Coin from 1808 plays key role in Maryland search
- Published: Apr 23, 2021, 10 AM
A team of archaeologists led by Dr. Julie Schablitsky, chief archaeologist of the Maryland Department of Transportation State Highway Administration, has found the homesite once owned by Ben Ross, the father of famed abolitionist Harriet Tubman, and a coin was key to the discovery.
The search project began in early 2020 when the U.S. Fish and Wildlife Service purchased land in Dorchester County that included the 10 acres that had been bequeathed to Tubman’s father, Ben Ross.
“The land deed records provided the general area where we would search,” said Dr. Schablitsky. “Then COVID hit and we could not get started until August. The land was swampland, which is not ideal for an archaeological search due to saturated conditions.”
In November 2020, Schablitsky took a team of 12 archaeologists, who began to work an area by doing section digs for the presence or absence of artifacts. After about 1,000 efforts, the team had no significant evidence. Schablitsky took a metal detector and began to sweep the area along an isolated road. “I got a signal of something that was aluminum or brass or even a coin,” she said. “I found the coin, which was larger than a quarter and cleaned it up and saw the date of 1808.” Schablitsky said the coin was about a foot below the surface.
The coin, an 1808 Capped Bust half dollar, let the team know they were in the right area for the time period they were seeking remnants from (Tubman’s parents were informally married in 1808). Subsequent digs led to a few more artifacts, but the project had reached the end of its two-week schedule. The team returned in the spring of 2021. “We found more artifacts, but we needed something to determine that it was a building site and not a dump site,” said Schablitsky. “We started finding pieces of bricks and nails and other signs that this was a building site.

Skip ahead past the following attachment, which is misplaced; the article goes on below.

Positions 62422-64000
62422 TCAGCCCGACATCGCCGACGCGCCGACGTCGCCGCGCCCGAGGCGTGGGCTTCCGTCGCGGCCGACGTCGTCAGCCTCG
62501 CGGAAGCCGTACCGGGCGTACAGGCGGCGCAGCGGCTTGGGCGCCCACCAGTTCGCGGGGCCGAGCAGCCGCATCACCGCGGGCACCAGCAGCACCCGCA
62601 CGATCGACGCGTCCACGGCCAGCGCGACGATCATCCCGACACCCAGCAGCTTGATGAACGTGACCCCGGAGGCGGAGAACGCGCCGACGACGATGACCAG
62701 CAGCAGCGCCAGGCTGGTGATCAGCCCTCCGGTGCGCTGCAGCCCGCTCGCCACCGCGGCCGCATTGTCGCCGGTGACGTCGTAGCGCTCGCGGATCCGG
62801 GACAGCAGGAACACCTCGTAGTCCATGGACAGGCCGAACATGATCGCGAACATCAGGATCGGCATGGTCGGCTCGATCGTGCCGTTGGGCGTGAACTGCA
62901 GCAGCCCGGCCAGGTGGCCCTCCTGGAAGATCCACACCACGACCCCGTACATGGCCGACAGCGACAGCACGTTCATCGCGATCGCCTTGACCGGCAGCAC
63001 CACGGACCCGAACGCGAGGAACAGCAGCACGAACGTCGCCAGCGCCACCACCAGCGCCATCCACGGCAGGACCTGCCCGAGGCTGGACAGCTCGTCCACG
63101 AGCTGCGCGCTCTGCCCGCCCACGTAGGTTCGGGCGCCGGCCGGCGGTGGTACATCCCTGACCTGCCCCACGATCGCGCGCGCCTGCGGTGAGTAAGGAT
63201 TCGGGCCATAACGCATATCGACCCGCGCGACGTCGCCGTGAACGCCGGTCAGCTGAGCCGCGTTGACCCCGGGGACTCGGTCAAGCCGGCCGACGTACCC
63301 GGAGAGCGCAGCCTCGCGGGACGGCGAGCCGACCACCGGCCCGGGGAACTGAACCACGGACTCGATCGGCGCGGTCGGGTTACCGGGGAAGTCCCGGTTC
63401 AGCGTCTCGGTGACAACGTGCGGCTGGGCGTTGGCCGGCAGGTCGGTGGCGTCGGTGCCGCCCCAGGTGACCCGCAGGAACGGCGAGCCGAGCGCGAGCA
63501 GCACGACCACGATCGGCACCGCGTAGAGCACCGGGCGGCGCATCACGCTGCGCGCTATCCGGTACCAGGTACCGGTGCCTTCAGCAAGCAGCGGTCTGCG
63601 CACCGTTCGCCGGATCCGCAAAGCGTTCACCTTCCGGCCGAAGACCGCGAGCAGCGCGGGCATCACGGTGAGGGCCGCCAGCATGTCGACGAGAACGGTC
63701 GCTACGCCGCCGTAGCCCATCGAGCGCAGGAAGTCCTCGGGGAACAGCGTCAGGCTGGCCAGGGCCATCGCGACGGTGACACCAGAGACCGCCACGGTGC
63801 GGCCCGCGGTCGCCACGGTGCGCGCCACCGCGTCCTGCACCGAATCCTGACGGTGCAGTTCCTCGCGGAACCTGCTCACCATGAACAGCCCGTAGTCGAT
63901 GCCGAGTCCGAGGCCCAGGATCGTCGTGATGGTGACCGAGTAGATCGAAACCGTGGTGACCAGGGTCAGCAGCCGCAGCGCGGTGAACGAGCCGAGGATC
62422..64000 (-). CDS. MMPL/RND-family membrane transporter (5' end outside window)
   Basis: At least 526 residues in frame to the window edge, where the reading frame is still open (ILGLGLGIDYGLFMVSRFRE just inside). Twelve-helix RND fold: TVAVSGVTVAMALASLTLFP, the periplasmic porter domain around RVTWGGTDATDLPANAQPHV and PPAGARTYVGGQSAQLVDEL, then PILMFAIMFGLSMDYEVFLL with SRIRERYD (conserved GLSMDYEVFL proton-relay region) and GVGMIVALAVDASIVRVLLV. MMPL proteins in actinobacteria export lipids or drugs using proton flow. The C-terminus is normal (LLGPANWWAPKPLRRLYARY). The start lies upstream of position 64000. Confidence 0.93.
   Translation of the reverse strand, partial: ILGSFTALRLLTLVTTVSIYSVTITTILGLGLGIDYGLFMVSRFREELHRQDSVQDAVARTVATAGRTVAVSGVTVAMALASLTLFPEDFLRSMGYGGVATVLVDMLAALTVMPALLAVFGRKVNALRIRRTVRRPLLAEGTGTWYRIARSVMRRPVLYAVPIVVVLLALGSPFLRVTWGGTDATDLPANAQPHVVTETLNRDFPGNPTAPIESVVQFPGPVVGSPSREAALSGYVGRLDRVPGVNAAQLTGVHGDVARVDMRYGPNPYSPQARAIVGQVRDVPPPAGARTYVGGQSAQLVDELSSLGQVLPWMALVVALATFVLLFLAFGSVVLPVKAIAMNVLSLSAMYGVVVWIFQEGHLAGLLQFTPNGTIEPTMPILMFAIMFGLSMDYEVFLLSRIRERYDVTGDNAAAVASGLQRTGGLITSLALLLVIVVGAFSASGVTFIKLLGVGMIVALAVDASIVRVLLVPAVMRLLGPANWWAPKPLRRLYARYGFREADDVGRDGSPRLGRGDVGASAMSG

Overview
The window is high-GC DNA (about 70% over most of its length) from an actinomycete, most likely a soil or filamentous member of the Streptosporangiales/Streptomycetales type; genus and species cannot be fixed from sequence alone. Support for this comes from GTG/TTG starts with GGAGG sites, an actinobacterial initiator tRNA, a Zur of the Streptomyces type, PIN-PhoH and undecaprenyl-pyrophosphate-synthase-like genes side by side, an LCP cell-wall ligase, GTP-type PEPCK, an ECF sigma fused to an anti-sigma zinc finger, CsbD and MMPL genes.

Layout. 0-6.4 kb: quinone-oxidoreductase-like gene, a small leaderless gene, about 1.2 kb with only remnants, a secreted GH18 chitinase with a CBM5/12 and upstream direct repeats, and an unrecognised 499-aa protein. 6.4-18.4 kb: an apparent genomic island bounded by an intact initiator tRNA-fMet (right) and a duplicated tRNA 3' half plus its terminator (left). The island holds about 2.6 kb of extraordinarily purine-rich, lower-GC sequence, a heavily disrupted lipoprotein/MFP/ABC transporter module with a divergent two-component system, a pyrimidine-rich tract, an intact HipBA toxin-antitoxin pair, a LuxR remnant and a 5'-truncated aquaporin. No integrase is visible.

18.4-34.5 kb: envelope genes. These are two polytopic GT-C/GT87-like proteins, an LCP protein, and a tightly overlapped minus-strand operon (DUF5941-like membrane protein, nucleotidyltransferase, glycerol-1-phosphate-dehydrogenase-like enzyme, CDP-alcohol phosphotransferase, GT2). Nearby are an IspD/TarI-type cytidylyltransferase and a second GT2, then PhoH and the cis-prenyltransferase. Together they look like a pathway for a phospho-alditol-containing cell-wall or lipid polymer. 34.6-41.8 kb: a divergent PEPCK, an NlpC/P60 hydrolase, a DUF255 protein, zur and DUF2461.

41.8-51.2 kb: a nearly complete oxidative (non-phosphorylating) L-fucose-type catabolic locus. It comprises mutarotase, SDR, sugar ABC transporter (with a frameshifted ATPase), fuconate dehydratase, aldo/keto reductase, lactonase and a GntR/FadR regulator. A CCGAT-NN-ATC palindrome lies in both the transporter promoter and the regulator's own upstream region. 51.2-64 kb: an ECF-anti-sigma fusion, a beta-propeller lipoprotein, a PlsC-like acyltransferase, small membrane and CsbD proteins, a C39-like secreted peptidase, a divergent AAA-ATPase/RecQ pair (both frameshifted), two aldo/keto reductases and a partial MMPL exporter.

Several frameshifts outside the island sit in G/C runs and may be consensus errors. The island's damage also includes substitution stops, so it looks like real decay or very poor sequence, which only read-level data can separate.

“The importance of discovering Ben Ross’ cabin here is the connection to Harriet Tubman. She would’ve spent time here as a child, but also she would’ve come back and been living here with her father in her teenage years, working alongside him,” said Dr. Schablitsky. “This was the opportunity she had to learn about how to navigate and survive in the wetlands and the woods. We believe this experience was able to benefit her when she began to move people to freedom.”
Schablitsky said that coin findings provide great clues for archaeologists. “When you find a coin, it’s helpful, not for the monetary value, but for other information, like the date. Coins are carried around. They can be easily lost. They’re recognizable since everyone knows what a coin is.
“I think when this coin gets exhibited, people are going to wonder ‘who lost it’ and think about what it may have been used for.”
A portrait of Tubman is expected to replace that of President Andrew Jackson on the next generation $20 Federal Reserve note, anticipated for release around 2030.
Legislation pending before Congress seeks commemorative coinage honoring Tubman.
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